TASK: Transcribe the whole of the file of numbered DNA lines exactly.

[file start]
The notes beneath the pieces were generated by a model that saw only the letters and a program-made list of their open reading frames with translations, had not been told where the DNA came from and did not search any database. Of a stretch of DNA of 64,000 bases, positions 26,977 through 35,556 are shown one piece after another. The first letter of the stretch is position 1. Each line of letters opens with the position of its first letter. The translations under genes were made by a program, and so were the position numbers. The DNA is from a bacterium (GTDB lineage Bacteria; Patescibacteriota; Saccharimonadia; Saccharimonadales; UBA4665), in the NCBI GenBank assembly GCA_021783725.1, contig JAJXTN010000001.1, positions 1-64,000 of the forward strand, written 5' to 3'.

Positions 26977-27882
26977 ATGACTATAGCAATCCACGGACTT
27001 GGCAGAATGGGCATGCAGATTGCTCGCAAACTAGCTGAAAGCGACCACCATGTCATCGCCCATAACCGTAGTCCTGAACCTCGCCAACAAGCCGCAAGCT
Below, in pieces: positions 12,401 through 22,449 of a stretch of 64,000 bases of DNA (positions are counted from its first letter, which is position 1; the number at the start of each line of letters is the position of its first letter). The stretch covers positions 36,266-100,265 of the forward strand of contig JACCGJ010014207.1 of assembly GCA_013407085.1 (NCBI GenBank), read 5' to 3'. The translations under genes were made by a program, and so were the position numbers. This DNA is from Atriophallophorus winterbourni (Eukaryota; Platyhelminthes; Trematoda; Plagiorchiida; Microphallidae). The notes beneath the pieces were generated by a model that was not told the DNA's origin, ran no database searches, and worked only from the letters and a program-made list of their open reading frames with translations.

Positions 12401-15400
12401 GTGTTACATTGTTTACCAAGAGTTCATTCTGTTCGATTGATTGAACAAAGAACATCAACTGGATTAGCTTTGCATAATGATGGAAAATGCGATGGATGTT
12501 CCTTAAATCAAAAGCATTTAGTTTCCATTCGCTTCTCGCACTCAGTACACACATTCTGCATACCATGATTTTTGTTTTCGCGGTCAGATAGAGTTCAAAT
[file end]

The notes beneath the pieces were generated by a model that saw only the letters and a program-made list of their open reading frames with translations, had not been told where the DNA came from and did not search any database. Of a stretch of DNA of 64,000 bases, positions 26,977 through 35,556 are shown one piece after another. The first letter of the stretch is position 1. Each line of letters opens with the position of its first letter. The translations under genes were made by a program, and so were the position numbers. The DNA is from a bacterium (GTDB lineage Bacteria; Patescibacteriota; Saccharimonadia; Saccharimonadales; UBA4665), in the NCBI GenBank assembly GCA_021783725.1, contig JAJXTN010000001.1, positions 1-64,000 of the forward strand, written 5' to 3'.

Positions 26977-27882
26977 ATGACTATAGCAATCCACGGACTT
27001 GGCAGAATGGGCATGCAGATTGCTCGCAAACTAGCTGAAAGCGACCACCATGTCATCGCCCATAACCGTAGTCCTGAACCTCGCCAACAAGCCGCAAGCT
Below, in pieces: positions 12,401 through 22,449 of a stretch of 64,000 bases of DNA (positions are counted from its first letter, which is position 1; the number at the start of each line of letters is the position of its first letter). The stretch covers positions 36,266-100,265 of the forward strand of contig JACCGJ010014207.1 of assembly GCA_013407085.1 (NCBI GenBank), read 5' to 3'. The translations under genes were made by a program, and so were the position numbers. This DNA is from Atriophallophorus winterbourni (Eukaryota; Platyhelminthes; Trematoda; Plagiorchiida; Microphallidae). The notes beneath the pieces were generated by a model that was not told the DNA's origin, ran no database searches, and worked only from the letters and a program-made list of their open reading frames with translations.

Positions 12401-15400
12401 GTGTTACATTGTTTACCAAGAGTTCATTCTGTTCGATTGATTGAACAAAGAACATCAACTGGATTAGCTTTGCATAATGATGGAAAATGCGATGGATGTT
12501 CCTTAAATCAAAAGCATTTAGTTTCCATTCGCTTCTCGCACTCAGTACACACATTCTGCATACCATGATTTTTGTTTTCGCGGTCAGATAGAGTTCAAAT